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  9. "Genius" proposes that we devise a system for offering impartial summaries of a dialectic's progress. This could be a great idea to build into the carnival. Hosts could provide an initial overview of "the discussion to date" as they introduce a post. Then, the next carnival might include a "progress" section, about posts first introduced in the previous carnival, summarizing how the discussion progressed in each case, perhaps highlighting any emerging consensus, or (if it could be done fairly) assessing the merits of the arguments on either side.

    It would probably be too much work for one person (the host) to write all these summaries themselves, but they might delegate this to the post authors themselves. (One question would be whether to get each blogger to summarize their own discussion, or re-assign them to each other's blogs. The latter might be more 'impartial', but the former would gain from the blogger's familiarity with the discussion. So I'd recommend trying that first, and only shifting to "reassignment" if that proves necessary.) Hosts could then build on the submitted summaries, editing or expanding on them as they see fit.

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  10. BTW, I've contacted the following blog(ger)s about the carnival:
    - Obsidian Wings
    - Peter Levine
    - Timothy Burke
    - Left2Right
    - Positive Liberty
    - Jeremy Pierce
    - Max Goss

    The latter two are the only conservatives. Hopefully they'll be able to identify more thoughtful conservatives themselves. It'd be great if more people could "evangelise" about the carnival to any bloggers they think might be interested, and perhaps post the names in comments here to avoid overlap. (Someone might get irritated if they're flooded with invitations all saying much the same thing!)

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  11. I appreciate being mentioned in connection with this idea and would certainly consider participating.

    If the goal is to accumulate submissions that are written in a deliberative spirit, then I'm afraid that the collection will be too diffuse. A submission could cover any topic of public concern. Therefore, two alternatives occur to me:

    1) Choose a topic on which there is currently more heat than light--something controversial and polarizing. Solicit or collect comments on that topic that are deliberative. (Note: Definitions of "deliberation" differ; for instance, I would not exclude overt expressions of strong emotion. But you could simply stipulate criteria for inclusion).

    2) There could be a "carnival" of discussion about deliberation and related ideas, such as civility, public reason, the public sphere, polarization, ideology, etc. I'd be interested in this second option, but I'm not sure than many others would.

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  12. Thanks! I think the first idea, of having "themed" editions of the carnival, might work especially well. If bloggers are writing a post especially for the carnival, they might take care to write in a more 'deliberative' style (however we end up defining that).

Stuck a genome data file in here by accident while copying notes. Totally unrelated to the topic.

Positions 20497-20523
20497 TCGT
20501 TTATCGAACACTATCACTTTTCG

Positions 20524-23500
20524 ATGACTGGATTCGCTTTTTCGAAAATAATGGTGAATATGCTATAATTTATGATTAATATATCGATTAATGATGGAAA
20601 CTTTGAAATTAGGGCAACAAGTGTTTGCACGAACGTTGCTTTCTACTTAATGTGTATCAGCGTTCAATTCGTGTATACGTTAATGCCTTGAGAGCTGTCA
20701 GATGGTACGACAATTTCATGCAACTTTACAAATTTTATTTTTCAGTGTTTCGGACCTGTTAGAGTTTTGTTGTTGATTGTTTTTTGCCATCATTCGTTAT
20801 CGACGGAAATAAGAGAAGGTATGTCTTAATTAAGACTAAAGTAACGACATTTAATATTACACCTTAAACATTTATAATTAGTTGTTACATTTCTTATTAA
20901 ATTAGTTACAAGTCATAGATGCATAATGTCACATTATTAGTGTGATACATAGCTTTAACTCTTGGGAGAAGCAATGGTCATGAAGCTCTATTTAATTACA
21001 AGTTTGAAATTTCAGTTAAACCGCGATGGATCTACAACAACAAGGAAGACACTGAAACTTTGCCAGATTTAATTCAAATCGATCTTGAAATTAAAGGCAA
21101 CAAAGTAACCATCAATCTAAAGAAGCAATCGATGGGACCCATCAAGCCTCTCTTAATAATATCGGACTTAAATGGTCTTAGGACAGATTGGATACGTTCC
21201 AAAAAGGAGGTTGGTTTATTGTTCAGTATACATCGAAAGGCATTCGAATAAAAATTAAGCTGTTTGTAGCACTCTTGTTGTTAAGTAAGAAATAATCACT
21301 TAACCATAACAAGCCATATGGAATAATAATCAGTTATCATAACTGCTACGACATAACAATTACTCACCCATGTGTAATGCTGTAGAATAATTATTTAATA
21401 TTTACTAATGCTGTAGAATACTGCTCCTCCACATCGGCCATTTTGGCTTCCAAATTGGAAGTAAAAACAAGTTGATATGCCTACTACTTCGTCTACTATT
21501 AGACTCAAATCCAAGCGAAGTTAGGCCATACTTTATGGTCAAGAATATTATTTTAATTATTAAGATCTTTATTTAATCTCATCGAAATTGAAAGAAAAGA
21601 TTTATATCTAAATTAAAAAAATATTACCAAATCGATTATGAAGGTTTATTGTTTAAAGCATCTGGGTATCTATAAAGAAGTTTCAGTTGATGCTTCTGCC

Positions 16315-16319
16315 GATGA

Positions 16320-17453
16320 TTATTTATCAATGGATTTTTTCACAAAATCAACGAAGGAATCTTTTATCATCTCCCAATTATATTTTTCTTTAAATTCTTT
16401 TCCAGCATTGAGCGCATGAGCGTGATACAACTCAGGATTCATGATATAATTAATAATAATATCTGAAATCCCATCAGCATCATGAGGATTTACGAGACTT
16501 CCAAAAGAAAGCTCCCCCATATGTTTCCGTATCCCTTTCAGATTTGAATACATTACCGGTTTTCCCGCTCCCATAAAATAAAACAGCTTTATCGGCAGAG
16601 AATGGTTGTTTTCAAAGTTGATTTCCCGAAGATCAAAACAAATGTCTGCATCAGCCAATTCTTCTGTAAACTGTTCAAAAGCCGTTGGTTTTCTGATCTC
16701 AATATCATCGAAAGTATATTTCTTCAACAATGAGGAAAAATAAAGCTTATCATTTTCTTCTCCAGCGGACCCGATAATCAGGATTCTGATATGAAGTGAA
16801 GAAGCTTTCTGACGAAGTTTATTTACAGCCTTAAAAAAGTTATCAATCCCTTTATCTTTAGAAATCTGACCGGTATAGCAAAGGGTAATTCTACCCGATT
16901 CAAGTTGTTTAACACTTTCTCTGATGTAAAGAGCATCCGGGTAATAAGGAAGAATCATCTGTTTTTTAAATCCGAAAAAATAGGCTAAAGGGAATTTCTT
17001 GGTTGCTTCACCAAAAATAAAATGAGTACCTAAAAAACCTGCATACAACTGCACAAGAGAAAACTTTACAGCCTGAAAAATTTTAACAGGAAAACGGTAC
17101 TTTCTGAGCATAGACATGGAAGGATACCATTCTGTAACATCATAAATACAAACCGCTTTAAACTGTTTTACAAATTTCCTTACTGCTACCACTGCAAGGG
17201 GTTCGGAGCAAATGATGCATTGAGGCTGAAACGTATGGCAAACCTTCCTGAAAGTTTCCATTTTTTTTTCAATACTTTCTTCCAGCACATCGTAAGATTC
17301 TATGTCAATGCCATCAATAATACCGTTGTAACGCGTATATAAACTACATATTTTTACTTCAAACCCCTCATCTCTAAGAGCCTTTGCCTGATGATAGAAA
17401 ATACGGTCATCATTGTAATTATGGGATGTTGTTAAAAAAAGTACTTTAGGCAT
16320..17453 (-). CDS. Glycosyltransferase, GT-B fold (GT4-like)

Combining these ideas with previous comments, perhaps the carnival could be split into three sections:
    1) The (themed) first-order submissions.
    2) Meta-discussion about the public sphere.
    3) The "progress" section summarizing the resulting discussion from the previous carnival's first-order submissions.

    One concern is that this approach would fail to highlight some really thoughtful posts on first-order topics other than the themed ones. We might get around this by having alternating themed/general editions. If such experimentation showed either carnival type to be uniformly better, we might then change to using that type exclusively.

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  13. Timothy J Scriven8:52 am, May 15, 2006

    Sorry for the abnormally long comment.

    Taking Richard’s list as a blueprint I think that we should include the following:

    1) First-order submissions in a variety of areas.
    2) Meta-discussion about debate in the public sphere.
    3)An innovation post in which people can suggest ideas for for the carnival and for the internet in particular.
    4) The "progress" section summarizing the resulting discussion from the previous carnival's first-order submissions.
    (5) Themes.

    The reason I think the carnival should not be all themed are the reasons Richard outlined and that we should aim for as broad a readership and authorship as possible. I think we might have the first carnival as purely generic. It's a good idea to start the carnival of as simply as possible then add complexity later on. We might want add 4 in a bit later as well. 4 is perhaps the most exciting of all of them but it could easily fail. To get Bloggers started though I'll include in the final invitations a broad list of suggested topics just so they have an idea of the kind of thing we are looking for.

    My ultimate plan which is perhaps a little too ambitious is that this carnival will create many splinter carnivals specialising in various areas ( Left v Right, Pomo v NoPomo, revive the God or Not carnival in a different form etc). I will not handle them all of course, I'll try to find volunteers to start them.

    Here is a draft of the submissions policy: